Those goths and ghouls among you might like to read the whole of The Red Man.

Meanwhile, search results in Google Books suggest that the next use in print was at the beginning of the Twentieth Century. There appear to have been three:

"In the end, even Laura Jewett, who scoffed at her mother's adeptitude, swings into the procession, and she it is who carries off Sir William..." [The Cyclopedic Review of Current History,‎ by Alfred Sidney Johnson, Clarence A. Bickford, William W. Hudson, Nathan Haskell Dole, 1903. Page 745.]

"He adorned it with an imposing presence, varied adeptitude, and a ritual instinct. The small soul restricted his influence among the chiefs, ..." [The Master of Life: A Romance of the Five Nations and of Prehistoric Montreal. By William Douw Lighthall, Toronto, The Musson Book Co., 1908. Page 117.]

"Probably it was within these very temple fastnesses that Yoshisada himself
achieved the adeptitude that enabled him afterwards to enact the part of Moses!" [The Way of the Gods in Japan, by Hope Huntly, Richard G. Badger (Firm), Gorham Press, Morrison and Gibb, 1911. Page 156.]

Apart from an occurrence in The Indian Philosophical Review, by The Indian Philosophical Association in 1920, we jump to the 1950s, and from then on there is a steady flow of examples. One to be most respected I feel, is from Norman Suckling in Paul Valéry and the Civilized Mind, Oxford University Press, 1954. Norman Suckling was lecturer in French at King's College, Newcastle upon Tyne in the University of Durham. On page 89 is the following phrase:
"...was perfectly aware that this is the automatism of one who has attained a high pitch of adeptitude..."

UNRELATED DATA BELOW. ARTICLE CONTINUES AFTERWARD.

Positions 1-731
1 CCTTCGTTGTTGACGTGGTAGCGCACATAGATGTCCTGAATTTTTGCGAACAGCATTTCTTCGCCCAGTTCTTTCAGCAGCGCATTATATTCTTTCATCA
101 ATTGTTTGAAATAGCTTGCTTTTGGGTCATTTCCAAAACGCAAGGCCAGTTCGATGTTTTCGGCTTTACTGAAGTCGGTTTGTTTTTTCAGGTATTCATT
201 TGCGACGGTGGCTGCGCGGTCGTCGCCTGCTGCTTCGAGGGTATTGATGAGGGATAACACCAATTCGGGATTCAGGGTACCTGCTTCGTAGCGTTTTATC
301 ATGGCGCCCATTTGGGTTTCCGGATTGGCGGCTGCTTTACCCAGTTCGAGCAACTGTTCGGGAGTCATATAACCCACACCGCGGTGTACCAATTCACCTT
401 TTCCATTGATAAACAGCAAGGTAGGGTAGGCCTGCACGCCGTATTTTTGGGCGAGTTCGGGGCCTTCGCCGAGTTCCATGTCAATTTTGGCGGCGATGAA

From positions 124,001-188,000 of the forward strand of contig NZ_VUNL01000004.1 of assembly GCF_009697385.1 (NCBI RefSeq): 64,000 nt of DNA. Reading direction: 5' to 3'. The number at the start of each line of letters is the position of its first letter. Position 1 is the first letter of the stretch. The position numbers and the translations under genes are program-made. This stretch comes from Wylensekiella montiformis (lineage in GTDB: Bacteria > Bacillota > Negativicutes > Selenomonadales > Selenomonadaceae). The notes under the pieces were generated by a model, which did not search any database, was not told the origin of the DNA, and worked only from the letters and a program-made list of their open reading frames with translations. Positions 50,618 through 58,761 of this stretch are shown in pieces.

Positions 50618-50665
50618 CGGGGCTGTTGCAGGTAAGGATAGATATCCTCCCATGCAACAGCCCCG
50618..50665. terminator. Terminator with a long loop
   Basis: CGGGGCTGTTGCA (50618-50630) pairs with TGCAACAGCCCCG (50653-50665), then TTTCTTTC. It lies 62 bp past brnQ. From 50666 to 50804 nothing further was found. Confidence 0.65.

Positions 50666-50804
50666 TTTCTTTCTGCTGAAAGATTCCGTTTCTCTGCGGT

On page 59 of Power Spells for Teens, 'Alyra', Citadel Press, 2005, a children's book, the author states:
"... Adeptitude is the opposite of ineptitude."

Well not quite. Adeptitude is more than that. It is aptitude, but combined with attitude and adaptibility to give confidence and competence to acquire and command targetted skills to engage with and understand the ever-faster evolving world.

To be in possession of adeptitude is surely the opposite of suffering from Alvin Toffler's Future Shock.

So does it matter if your 'suits' lack adeptitude? Yes it does. These people are the ultimate decision makers in all aspects of our lives. If they lack adeptitude, how can we possibly trust them to make the right decisions and correctly judge the advice they are given? Through their lack of adeptitude they are irresponsible. Think of the billions wasted every year by governments on half-arsed, over-ambitious, wrongly focussed digital projects. A bit more adeptitude at the top might prevent some of these white elephants ever breaking loose.

Know an executive without adeptitude? Well, perhaps you should print this out and slip it in their intray when they are on the golf course... ;-)